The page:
Professor Michael Szonyi, Director of Harvard’s Fairbank Center for Chinese Studies, looks at the challenges facing Canada-China relations during Prime Minister Trudeau’s state visit.
As a Canadian citizen, I am paying special attention this week to Prime Minister Justin Trudeau’s first official visit to China, ahead of the G20 summit in Hangzhou.
Many of his activities are standard fare for visiting state leaders: meetings with senior Chinese officials; a speech to the local Canadian chamber of commerce; a photo-op at the Great Wall. And many of the issues that will be discussed are standard topics for bilateral negotiations between China and other Western countries. Trudeau will want to make progress on trade and investment while also satisfying domestic expectations to promote human rights. He will try to avert a looming trade dispute — over what Canada considers non-tariff trade barriers to canola exports.
While Trudeau will be able to leverage longstanding family connections to China — his father presided over the normalization of Chinese-Canadian relations in the 1970s — these are tough challenges. For a middle power, as Canada likes to think of itself, it is never easy to deal with a great power. In some ways then the challenges for Trudeau and his delegation are not very different from those faced by his Prime Ministerial predecessors.
But then there are the issues Trudeau-fils will have to deal with that Trudeau-père could never even have imagined. Today, Canada has several hundred thousand citizens of Hong Kong origin, and in response to some recent incidents, Trudeau will probably try to secure assurances that China will respect conventional practices around dual-citizens, especially consular access.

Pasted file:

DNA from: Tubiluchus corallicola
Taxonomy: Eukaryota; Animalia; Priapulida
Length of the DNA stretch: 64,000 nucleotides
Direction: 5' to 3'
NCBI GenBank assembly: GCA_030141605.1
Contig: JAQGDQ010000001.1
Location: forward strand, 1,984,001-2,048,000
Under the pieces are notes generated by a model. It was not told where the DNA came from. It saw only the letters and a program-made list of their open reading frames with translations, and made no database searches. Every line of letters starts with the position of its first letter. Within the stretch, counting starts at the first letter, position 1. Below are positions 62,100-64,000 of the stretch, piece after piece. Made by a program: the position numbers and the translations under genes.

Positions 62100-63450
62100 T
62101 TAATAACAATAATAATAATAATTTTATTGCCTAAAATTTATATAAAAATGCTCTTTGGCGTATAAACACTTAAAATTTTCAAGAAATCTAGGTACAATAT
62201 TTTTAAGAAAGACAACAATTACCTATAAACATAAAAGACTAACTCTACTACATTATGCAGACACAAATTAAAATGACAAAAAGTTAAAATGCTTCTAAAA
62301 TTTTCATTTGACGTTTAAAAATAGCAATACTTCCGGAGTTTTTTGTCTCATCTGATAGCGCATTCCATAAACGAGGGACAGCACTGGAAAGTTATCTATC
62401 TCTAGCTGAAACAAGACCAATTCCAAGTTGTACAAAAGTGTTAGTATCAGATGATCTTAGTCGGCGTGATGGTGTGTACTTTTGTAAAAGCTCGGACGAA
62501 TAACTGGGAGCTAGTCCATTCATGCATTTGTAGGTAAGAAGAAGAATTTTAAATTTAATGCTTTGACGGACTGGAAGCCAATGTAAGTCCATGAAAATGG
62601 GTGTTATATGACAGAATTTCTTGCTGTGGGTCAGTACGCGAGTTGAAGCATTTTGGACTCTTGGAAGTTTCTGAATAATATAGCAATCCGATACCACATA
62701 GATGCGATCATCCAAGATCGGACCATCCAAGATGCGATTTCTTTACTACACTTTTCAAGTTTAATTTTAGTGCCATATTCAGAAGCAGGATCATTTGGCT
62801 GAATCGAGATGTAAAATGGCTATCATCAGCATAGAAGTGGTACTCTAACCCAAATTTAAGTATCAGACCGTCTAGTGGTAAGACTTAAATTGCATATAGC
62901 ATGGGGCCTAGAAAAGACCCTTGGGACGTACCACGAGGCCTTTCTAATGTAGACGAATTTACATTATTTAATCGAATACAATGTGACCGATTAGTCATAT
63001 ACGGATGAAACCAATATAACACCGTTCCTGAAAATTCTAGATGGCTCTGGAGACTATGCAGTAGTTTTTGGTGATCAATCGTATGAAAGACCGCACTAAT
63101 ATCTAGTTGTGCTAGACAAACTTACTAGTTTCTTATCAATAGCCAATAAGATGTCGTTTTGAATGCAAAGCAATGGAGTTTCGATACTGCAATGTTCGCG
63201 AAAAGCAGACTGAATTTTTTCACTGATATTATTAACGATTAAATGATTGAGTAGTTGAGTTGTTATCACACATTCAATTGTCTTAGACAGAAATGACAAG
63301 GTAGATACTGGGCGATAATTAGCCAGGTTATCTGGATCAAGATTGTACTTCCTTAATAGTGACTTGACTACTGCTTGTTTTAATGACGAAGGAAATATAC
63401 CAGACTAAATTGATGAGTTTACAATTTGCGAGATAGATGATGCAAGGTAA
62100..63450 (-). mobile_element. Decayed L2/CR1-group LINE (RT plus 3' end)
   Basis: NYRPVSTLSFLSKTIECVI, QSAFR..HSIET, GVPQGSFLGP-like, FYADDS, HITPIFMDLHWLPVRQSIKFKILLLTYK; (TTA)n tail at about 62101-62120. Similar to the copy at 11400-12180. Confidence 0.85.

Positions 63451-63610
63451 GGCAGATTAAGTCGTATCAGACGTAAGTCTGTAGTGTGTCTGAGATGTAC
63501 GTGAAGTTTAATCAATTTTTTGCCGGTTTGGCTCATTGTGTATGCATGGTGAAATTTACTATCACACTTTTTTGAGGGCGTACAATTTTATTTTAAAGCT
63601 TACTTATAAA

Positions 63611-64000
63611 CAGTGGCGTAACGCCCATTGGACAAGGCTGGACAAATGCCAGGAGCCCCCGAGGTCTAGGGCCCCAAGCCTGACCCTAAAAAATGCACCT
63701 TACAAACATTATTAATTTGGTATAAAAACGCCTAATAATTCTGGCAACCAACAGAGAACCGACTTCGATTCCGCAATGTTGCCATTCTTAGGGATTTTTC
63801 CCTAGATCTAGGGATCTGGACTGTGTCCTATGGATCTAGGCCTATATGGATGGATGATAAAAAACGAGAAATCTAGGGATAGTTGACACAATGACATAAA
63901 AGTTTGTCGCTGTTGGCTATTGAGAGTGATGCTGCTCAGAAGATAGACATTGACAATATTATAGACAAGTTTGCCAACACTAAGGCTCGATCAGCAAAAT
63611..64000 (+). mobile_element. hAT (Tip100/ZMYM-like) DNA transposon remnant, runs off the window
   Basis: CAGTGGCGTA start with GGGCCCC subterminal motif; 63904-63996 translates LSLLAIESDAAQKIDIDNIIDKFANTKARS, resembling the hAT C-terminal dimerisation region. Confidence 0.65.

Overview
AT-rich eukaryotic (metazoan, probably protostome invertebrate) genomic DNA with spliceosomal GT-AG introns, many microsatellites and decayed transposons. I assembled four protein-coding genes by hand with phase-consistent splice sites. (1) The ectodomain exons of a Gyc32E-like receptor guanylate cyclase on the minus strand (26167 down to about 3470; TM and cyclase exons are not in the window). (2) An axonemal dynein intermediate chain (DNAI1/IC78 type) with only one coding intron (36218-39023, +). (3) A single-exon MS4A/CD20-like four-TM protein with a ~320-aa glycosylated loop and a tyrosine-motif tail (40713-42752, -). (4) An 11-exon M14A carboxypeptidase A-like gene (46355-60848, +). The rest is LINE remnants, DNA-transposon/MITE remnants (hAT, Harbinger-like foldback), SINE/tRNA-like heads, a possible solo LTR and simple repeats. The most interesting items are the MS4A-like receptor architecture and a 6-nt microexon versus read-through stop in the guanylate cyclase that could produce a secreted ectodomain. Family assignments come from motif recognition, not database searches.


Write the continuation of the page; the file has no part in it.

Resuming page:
Some Chinese are unhappy about a new tax on foreign buyers of real estate in British Columbia, including in the hot Vancouver market (It will not come up during Trudeau’s visit, but it is safe to say that some of the officials with whom the Canadians are meeting — or their relatives — are probably directly affected by the move). These kinds of issues speak to the how much more complex the Chinese-Canadian relationship has become in recent years.
The discussion over possible Canadian membership in the Asia Infrastructure Investment Bank (AIIB) is another example. As CBC journalist Don Pittis writes, whereas Trudeau’s father had to deal with only one elephant — the United States — Justin Trudeau must deal with two. Another issue that will likely not come up during Trudeau’s visit arises from reports, most recently in the New York Times, of journalists in Canada coming under pressure to tone down their coverage of China. This issue more than any other shows that the idea that trade promotion and human rights concerns are and must be kept separate is, in our world of globalization and a rising China, no longer meaningful.